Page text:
Standing Against Bad Patents
34 Pages Posted: 4 Feb 2017 Last revised: 10 Mar 2017
Date Written: November 18, 2016
Direct competitors possess the ability to challenge bad patents that hinder their ability to compete. However, numerous factors — including the cost of bringing such challenges and the fear of retaliation from patent holders — cause bad patents to remain unchallenged. In theory, members of the public who are harmed by the patents can bridge this gap by filing suit in federal court under the Administrative Procedure Act or the Declaratory Judgment Act. But in practice, the Federal Circuit has aggressively blocked such challenges using the administrative law doctrine of standing. The America Invents Act now provides the public with a robust mechanism for challenging bad patents in the Patent Trial and Appeals Board (PTAB). However, obstacles remain, because public interest groups cannot appeal adverse PTAB decisions to the Federal Circuit if they cannot establish actual injury. This Article discusses the important role that the public plays in the patent system by challenging patents that direct competitors cannot or will not challenge. It contends that the Federal Circuit has distorted the Supreme Court’s standing jurisprudence by making it significantly harder for third parties to establish that they are within the zone of interests of a statute. It further maintains that constitutional standing limits any challenges from public advocacy groups that have not experienced any direct harm. Finally, this Article makes suggestions to the PTO and Congress to facilitate patent challenges from members of the public.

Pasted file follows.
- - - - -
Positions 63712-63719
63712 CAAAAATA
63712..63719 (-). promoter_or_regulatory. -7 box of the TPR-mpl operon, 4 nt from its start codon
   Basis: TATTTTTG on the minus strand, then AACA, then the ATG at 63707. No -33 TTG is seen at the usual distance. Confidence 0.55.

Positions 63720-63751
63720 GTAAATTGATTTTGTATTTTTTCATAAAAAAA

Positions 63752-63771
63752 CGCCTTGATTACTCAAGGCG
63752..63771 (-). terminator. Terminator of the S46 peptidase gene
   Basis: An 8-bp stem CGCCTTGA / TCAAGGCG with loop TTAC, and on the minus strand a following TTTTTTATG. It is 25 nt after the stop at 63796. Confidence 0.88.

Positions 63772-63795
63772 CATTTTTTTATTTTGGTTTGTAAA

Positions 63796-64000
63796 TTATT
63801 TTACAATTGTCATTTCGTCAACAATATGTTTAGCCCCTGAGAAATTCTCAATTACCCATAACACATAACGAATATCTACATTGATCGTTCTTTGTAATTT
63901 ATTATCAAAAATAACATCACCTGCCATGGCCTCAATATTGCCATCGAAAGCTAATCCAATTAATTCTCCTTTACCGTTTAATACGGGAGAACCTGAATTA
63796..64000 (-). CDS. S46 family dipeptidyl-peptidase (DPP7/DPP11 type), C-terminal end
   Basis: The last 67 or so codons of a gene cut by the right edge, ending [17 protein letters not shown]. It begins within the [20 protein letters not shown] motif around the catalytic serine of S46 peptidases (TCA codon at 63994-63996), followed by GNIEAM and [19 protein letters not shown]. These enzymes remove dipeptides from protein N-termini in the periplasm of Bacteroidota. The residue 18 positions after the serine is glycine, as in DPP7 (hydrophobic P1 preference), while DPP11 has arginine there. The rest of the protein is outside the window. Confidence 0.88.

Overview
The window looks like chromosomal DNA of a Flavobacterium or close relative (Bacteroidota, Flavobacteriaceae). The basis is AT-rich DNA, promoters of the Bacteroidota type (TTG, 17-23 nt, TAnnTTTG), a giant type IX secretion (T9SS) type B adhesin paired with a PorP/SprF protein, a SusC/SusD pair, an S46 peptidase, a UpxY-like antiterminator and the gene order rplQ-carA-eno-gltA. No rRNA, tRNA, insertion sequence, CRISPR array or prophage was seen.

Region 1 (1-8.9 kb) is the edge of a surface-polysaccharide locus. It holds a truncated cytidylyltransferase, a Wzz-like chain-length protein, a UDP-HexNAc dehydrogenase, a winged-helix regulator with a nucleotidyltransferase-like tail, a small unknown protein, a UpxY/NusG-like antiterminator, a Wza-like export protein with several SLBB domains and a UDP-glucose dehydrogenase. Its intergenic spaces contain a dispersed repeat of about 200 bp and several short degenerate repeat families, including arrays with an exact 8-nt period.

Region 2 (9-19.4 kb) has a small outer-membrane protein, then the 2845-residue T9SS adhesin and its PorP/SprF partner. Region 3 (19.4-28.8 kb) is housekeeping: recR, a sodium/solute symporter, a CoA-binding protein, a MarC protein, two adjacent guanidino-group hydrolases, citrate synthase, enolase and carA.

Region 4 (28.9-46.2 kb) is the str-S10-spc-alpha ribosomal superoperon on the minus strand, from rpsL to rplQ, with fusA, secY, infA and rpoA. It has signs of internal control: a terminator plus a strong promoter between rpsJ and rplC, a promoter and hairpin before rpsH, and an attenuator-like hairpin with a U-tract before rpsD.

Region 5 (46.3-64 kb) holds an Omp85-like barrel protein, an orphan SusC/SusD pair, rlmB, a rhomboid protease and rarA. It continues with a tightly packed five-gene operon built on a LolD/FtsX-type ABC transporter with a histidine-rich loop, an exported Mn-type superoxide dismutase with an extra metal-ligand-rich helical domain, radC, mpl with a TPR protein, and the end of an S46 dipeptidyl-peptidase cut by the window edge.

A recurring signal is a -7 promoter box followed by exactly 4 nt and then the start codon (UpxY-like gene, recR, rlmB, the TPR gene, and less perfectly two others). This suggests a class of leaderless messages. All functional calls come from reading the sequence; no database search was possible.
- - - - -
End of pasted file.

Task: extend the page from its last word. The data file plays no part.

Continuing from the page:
Keywords: standing, APA, PTAB
Suggested Citation: Suggested Citation